WeaselWording is the carefully crafted language often found in contracts, specifications, political speech, and advertising that provides the originator with an opportunity to "weasel out of" any responsibility based on the statement.
Just another reason why you can't trust the DamnedLawyers... -MathewButler
Here are some examples:
"Your mileage may vary"
"No warranty of performance is expressed or implied"
"All dates and times are subject to change"
"Terms and conditions subject to change without notice"
"Gets your dishes virtually spot free"
"E&OE" -- usually found in small print in the bottom corner of the floor plan for new housing developments. I think it stands for Errors and Omissions Exempted, but I'm not sure. Basically, the builder isn't penalized for small deviations from plan. Typically this means you don't sue if your living room is 10 feet 2 inches and the plan called for 10 feet 4 inches. But, I've also heard it used as an out for more major omissions - in one case, an entire window! -- also used on advertising, meaning that the prices listed aren't binding.WeaselWording managers use to weasel you into accepting a task...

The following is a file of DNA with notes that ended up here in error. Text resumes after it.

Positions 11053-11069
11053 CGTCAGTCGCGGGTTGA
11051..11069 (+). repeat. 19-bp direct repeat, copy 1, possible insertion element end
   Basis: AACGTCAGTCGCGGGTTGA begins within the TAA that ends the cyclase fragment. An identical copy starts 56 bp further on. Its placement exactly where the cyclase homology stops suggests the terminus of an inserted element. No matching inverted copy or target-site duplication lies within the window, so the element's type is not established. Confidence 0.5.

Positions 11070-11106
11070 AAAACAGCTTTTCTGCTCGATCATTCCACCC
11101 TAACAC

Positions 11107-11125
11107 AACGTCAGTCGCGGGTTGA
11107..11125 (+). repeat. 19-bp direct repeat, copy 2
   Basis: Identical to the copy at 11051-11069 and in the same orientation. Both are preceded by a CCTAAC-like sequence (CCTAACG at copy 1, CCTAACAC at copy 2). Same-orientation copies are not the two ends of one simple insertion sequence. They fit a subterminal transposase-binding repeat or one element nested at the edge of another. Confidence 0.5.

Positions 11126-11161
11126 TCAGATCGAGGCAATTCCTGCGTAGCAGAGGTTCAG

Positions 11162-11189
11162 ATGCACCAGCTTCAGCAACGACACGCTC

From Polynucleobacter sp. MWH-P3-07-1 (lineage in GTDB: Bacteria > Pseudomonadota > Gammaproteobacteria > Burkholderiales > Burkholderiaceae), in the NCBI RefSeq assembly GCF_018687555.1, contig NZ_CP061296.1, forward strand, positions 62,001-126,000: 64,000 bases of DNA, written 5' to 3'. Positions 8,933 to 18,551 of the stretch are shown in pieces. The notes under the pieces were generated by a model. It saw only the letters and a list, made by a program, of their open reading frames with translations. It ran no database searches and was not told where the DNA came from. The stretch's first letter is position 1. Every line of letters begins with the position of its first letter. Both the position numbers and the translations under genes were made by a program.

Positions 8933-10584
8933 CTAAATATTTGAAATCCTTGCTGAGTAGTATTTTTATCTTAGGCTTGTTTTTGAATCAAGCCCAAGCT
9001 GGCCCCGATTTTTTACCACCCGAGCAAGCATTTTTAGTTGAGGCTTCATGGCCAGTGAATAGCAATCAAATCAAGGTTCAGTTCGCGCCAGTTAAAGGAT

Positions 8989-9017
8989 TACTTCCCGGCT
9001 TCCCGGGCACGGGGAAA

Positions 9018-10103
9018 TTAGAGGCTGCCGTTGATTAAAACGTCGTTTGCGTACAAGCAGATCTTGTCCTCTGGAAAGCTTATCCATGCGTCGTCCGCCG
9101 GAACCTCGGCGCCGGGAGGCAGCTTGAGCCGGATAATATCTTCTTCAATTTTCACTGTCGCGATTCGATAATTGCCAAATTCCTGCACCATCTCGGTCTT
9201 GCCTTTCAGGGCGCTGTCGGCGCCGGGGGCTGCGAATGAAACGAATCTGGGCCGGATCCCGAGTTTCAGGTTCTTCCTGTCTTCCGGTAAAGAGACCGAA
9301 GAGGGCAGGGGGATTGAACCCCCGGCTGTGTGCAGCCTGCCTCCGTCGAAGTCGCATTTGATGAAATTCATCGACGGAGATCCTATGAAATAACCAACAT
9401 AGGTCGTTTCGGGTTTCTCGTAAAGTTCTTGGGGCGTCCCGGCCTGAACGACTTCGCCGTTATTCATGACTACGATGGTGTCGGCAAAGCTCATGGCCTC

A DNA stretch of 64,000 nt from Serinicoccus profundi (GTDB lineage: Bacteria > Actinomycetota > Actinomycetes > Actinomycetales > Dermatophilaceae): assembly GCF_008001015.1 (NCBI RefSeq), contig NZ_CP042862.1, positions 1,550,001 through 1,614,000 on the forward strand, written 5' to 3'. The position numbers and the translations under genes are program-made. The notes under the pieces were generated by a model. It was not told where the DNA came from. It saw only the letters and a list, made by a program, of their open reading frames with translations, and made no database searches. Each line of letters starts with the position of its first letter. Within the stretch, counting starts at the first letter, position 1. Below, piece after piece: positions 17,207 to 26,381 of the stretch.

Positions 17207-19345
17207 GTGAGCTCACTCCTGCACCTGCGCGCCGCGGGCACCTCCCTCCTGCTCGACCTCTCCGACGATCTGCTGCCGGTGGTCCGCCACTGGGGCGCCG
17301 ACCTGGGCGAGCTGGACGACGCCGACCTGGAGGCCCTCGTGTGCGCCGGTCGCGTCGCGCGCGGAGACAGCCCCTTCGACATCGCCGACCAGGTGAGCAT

"You're not thinking out of the box" -- WeaselWording, or AlarmBellPhrase?
See also: WeaselWords, WoodenLanguage